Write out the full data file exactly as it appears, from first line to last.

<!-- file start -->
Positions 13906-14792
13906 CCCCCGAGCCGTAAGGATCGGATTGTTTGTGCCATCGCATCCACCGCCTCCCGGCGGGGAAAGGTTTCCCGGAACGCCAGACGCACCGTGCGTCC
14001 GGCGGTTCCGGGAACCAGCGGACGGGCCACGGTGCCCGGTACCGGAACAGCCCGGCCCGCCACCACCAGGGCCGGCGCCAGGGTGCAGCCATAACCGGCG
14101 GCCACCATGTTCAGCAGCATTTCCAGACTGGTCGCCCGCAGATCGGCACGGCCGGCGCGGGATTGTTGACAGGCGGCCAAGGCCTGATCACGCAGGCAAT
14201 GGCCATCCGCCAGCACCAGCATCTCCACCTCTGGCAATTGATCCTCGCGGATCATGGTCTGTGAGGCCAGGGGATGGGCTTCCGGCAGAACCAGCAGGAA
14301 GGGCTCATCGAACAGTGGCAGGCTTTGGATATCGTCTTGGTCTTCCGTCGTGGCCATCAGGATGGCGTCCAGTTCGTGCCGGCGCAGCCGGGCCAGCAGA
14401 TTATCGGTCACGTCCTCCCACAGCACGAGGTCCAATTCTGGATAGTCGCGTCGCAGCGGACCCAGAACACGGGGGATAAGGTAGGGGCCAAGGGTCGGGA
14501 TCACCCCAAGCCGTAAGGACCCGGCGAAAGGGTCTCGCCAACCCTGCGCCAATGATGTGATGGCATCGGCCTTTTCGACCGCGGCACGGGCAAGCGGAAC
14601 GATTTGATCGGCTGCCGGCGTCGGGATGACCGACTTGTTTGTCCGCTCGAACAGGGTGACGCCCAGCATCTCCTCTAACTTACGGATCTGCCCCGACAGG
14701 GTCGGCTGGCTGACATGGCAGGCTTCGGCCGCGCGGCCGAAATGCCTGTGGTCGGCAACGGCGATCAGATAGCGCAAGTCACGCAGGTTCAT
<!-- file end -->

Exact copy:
Positions 13906-14792
13906 CCCCCGAGCCGTAAGGATCGGATTGTTTGTGCCATCGCATCCACCGCCTCCCGGCGGGGAAAGGTTTCCCGGAACGCCAGACGCACCGTGCGTCC
14001 GGCGGTTCCGGGAACCAGCGGACGGGCCACGGTGCCCGGTACCGGAACAGCCCGGCCCGCCACCACCAGGGCCGGCGCCAGGGTGCAGCCATAACCGGCG
14101 GCCACCATGTTCAGCAGCATTTCCAGACTGGTCGCCCGCAGATCGGCACGGCCGGCGCGGGATTGTTGACAGGCGGCCAAGGCCTGATCACGCAGGCAAT
14201 GGCCATCCGCCAGCACCAGCATCTCCACCTCTGGCAATTGATCCTCGCGGATCATGGTCTGTGAGGCCAGGGGATGGGCTTCCGGCAGAACCAGCAGGAA
14301 GGGCTCATCGAACAGTGGCAGGCTTTGGATATCGTCTTGGTCTTCCGTCGTGGCCATCAGGATGGCGTCCAGTTCGTGCCGGCGCAGCCGGGCCAGCAGA
14401 TTATCGGTCACGTCCTCCCACAGCACGAGGTCCAATTCTGGATAGTCGCGTCGCAGCGGACCCAGAACACGGGGGATAAGGTAGGGGCCAAGGGTCGGGA
14501 TCACCCCAAGCCGTAAGGACCCGGCGAAAGGGTCTCGCCAACCCTGCGCCAATGATGTGATGGCATCGGCCTTTTCGACCGCGGCACGGGCAAGCGGAAC
14601 GATTTGATCGGCTGCCGGCGTCGGGATGACCGACTTGTTTGTCCGCTCGAACAGGGTGACGCCCAGCATCTCCTCTAACTTACGGATCTGCCCCGACAGG
14701 GTCGGCTGGCTGACATGGCAGGCTTCGGCCGCGCGGCCGAAATGCCTGTGGTCGGCAACGGCGATCAGATAGCGCAAGTCACGCAGGTTCAT